Scientific American Mag Scorched for ‘Absolutely Ridiculous’ Claim Football Injuries are Racist

LANDOVER, MARYLAND - JANUARY 08: Malik Hooker #28 and Neville Gallimore #96 of the Dallas
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The “violence” of football “disproportionately affects Black men,” according to a Scientific American essay that accuses the NFL of having “exploited its Black players for decades” and of “persistent anti-Black practices.”

The piece, authored by Tracie Canada, an assistant professor of cultural anthropology at Duke University, and titled “Damar Hamlin’s Collapse Highlights the Violence Black Men Experience in Football,” underscores how the “nature of football’s violence disproportionately affects Black men.”

Buffalo Bills safety Damar Hamlin, 24, is currently recovering from a cardiac arrest he suffered on the field last Monday after being tackled during a game against the Cincinnati Bengals.

Canada called the scene “horrific for both its regularity and its exceptionality.” 

“The ordinariness of men running into each other at full speed represents a normalized—even rationalized—violence that is routine to this American game,” she wrote.

While such violence has “always riddled the sport” while affecting “all [its] players,” Canada argued that black players “are disproportionately affected.”

“While Black men are severely underrepresented in positions of power across football organizations, such as coaching and management, they are overrepresented on the gridiron,” she wrote. “Non-white players account for 70 percent of the NFL; nearly half of all Division I college football players are Black.”

“Further, through a process called racial stacking, coaches racially segregate athletes by playing position,” she added. “These demographic discrepancies place Black athletes at a higher risk during play.”

The author claimed that as a “cultural anthropologist,” she has “spent the last decade learning how Black college football players navigate the exploitation, racism, and anti-Blackness that are fundamental to its current system.”

She also insisted that Hamlin’s injury “highlights how Black men’s athletic labor sustains this brutal system.”

Citing sociologist Billy Hawkins in stating that the playing fields “are never theoretically far from plantation fields,” and activist Harry Edwards claiming “like a piece of equipment, the black athlete is used,” Canada accused financial stakeholders of valuing “Black bodies for their productive potential and physical prowess.”

“The league encourages and facilitates rigorous training and disciplining so players can execute seemingly impossible corporeal demands, all in the service of entertainment, money-making, and insatiable fandom,” she writes.

Admitting she is unaware of research comparing “the rate of injury between Black and white football players,” the author accuses the NFL of gaining “both culturally and financially from Black athletic performance.” 

“It is the most popular sports league in the United States and the most valuable professional sports league in the world. It is also a league that has exploited its Black players for decades,” she writes, adding that the league’s “success and popularity should never be disentangled from its persistent anti-Black practices” and that the “anti-Blackness of the system is inescapable.”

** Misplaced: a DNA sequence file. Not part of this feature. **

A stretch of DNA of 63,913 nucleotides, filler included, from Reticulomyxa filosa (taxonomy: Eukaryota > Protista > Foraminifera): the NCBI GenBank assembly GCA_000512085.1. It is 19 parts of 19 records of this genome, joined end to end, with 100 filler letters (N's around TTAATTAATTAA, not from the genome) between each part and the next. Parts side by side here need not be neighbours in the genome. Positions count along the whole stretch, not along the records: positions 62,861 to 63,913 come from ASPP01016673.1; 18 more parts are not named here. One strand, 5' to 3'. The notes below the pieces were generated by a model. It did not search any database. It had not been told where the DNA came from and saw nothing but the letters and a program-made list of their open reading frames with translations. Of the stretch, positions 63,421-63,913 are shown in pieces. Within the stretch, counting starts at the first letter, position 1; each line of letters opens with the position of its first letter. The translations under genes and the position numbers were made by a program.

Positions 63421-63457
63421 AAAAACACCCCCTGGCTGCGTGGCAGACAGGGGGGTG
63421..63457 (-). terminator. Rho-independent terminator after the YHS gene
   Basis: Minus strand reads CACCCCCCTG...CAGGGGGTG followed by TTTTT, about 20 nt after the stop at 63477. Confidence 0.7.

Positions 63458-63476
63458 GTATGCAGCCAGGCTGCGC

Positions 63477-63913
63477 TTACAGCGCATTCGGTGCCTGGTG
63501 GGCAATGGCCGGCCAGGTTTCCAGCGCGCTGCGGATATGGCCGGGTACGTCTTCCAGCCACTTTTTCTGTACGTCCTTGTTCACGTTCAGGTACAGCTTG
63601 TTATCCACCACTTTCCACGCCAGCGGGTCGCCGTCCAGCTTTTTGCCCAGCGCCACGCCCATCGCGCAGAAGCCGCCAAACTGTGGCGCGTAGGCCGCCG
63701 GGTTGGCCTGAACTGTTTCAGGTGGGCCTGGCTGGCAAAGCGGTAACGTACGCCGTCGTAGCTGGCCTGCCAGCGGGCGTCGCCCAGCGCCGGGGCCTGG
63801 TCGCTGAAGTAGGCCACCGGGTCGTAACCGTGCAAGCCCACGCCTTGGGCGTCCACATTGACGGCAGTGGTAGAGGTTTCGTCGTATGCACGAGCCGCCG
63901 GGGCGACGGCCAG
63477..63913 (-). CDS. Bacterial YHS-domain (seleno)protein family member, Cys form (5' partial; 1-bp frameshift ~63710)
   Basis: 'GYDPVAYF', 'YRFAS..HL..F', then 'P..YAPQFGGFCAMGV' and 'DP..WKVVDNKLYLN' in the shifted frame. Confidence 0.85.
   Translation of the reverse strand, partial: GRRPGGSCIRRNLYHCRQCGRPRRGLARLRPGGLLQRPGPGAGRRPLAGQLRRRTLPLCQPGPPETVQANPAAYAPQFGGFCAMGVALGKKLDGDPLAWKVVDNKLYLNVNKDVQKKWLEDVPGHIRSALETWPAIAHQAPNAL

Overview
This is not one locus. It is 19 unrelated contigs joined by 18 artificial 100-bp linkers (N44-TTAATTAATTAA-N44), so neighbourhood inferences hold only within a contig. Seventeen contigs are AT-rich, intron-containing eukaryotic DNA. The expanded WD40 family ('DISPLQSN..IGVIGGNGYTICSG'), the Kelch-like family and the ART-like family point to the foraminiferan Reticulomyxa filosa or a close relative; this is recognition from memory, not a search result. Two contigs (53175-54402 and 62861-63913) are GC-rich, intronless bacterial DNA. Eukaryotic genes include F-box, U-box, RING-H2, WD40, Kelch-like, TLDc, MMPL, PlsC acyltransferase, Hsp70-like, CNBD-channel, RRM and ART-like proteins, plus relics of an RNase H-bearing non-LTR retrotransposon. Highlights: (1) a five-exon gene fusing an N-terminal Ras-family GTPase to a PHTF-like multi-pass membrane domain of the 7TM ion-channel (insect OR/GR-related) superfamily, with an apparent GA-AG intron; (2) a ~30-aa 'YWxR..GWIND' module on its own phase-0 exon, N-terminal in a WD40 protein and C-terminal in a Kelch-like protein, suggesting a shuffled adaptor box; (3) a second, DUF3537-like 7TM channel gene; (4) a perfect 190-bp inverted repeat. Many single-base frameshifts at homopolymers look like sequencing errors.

Arguing that without players, football games “cannot persist,” Canada concludes by calling for “structural shifts” for players to be “cared for in a way that respects their humanity.”

In response, many mocked the essay from the oldest continuously published magazine in the U.S. 

“As a black man and former NFL player I can say this article is absolutely ridiculous,” wrote former NFL Coach and Hall of Famer Tony Dungy.

Former NFL player Cory Procter called the piece “Pure trash.”

“Another absurd & incoherent article in the once-serious Scientific American,” wrote academic Christina Hoff Sommers.

“Race Marxism: Calling everything you want to control ‘racist’ until you control it,” wrote author and conservative commentator Dr. James Lindsay.

“It’s now racist for blacks to be the majority of NFL players!” wrote award-winning journalist Scott Greer.

“Football injuries are racist,” mocked singer Phil Labonte.

“All roads lead to bigotry,” insisted professor and author Gad Saad.

“In the bad old days African Americans were discriminated against in professional sports. Now that color barriers have been removed & Blacks dominate some sports a new form of discrimination has been identified…by Scientific American, of course,” wrote science writer Michael Shermer.

The essay comes as many on the left continue to see racism and bigotry in realm after realm.

Canada previously accused the NFL of “race-norming” through “statistical manipulation” whereby a “lower baseline of cognitive abilities in Black players” is assumed in “legal settlements for concussion-related injuries,” calling it an exemplification of “American football’s immersion in the legacy of slavery.”

Last month, Scientific American published an essay arguing the fight against obesity is rooted in “racism,” and that black women “consistently experience weightism in addition to sexism and racism,” while the prescribing of “weight loss” has “long since proved to be ineffective.”

Last week, TIME Magazine published a piece claiming early 20th century pushes for exercise in the U.S. stemmed from “white supremacy” in order to produce “more white babies,” while blaming the coronavirus pandemic for having “accelerated fitness inequality.”

Follow Joshua Klein on Twitter @JoshuaKlein


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